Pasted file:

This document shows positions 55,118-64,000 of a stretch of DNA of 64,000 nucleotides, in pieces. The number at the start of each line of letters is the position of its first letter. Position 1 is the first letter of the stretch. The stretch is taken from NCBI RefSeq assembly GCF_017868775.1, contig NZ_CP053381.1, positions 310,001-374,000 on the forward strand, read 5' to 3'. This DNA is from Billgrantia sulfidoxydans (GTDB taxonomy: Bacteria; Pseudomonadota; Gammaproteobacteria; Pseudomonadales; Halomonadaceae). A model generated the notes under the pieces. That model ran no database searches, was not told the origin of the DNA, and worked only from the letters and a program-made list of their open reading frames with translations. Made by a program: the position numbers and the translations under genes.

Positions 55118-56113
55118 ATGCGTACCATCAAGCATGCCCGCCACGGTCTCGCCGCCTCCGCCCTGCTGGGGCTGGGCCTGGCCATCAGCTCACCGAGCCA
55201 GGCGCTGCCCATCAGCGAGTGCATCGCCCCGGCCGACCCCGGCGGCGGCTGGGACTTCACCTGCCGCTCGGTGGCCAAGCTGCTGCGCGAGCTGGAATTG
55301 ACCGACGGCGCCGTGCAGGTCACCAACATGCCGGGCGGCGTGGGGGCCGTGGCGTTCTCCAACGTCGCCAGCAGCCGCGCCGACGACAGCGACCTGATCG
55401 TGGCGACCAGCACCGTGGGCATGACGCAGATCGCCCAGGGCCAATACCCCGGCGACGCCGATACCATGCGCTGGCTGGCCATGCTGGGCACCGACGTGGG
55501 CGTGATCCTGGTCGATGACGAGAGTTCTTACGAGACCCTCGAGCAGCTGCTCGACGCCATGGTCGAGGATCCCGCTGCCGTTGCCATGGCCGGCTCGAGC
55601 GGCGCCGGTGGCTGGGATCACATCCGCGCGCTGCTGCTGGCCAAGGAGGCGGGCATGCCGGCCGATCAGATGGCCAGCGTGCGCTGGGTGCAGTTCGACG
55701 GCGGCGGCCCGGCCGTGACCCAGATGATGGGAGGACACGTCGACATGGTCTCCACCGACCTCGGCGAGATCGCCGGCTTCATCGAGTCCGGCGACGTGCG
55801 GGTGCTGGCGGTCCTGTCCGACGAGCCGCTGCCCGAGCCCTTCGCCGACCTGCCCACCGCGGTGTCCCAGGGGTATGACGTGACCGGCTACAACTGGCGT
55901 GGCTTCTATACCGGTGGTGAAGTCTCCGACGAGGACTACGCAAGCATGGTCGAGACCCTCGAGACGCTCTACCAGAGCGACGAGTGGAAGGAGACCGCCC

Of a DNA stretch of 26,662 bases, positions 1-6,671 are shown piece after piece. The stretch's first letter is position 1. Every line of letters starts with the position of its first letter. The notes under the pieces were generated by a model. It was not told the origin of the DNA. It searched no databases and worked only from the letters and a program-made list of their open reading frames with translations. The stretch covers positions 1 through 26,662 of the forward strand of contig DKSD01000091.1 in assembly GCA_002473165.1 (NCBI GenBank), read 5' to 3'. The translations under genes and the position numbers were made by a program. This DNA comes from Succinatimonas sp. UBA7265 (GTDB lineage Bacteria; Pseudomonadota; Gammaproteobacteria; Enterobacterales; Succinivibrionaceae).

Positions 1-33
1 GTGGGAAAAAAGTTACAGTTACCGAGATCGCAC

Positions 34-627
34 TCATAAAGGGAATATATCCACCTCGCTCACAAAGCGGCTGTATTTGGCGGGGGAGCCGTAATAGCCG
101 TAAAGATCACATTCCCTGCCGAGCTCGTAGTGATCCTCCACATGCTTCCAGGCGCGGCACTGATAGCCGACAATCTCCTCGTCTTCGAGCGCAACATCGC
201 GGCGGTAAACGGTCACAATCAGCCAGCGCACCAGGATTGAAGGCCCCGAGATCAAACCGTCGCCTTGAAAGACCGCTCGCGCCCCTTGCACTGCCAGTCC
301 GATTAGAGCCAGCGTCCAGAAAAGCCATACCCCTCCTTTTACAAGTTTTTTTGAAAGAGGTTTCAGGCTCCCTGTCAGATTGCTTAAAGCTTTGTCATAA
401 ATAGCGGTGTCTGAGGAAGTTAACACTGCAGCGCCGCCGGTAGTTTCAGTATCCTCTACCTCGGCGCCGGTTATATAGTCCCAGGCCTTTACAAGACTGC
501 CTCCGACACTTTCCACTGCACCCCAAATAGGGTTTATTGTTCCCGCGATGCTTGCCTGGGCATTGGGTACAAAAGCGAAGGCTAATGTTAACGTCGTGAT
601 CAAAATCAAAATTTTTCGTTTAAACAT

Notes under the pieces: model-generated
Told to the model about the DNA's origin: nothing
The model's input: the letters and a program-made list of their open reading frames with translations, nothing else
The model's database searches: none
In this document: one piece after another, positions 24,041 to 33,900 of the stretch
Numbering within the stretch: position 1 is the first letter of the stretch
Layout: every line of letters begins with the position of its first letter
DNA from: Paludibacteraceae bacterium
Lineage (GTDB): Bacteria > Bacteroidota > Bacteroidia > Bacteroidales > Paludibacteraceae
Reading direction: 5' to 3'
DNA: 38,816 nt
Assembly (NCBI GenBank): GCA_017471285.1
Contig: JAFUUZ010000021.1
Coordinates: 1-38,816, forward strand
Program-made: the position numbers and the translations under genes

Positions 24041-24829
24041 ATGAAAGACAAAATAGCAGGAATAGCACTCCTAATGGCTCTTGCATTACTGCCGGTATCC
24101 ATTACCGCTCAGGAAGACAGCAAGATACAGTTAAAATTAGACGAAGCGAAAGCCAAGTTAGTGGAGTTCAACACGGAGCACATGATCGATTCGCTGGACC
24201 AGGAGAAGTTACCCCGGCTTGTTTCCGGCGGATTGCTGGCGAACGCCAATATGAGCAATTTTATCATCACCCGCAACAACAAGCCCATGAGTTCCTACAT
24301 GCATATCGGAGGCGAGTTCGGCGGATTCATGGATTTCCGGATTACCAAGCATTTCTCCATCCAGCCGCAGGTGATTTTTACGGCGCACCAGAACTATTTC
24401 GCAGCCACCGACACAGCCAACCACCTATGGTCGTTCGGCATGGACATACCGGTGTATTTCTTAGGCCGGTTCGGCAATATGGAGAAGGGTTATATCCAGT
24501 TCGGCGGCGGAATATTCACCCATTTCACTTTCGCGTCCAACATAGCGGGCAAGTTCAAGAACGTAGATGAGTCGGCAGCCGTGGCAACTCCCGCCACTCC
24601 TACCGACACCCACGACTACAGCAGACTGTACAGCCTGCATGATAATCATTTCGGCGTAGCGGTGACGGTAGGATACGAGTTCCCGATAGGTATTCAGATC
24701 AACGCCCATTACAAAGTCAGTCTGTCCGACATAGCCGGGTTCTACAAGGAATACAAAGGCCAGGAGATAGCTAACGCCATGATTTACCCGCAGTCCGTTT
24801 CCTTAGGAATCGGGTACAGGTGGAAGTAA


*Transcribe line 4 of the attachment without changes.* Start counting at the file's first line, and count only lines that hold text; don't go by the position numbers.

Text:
55201 GGCGCTGCCCATCAGCGAGTGCATCGCCCCGGCCGACCCCGGCGGCGGCTGGGACTTCACCTGCCGCTCGGTGGCCAAGCTGCTGCGCGAGCTGGAATTG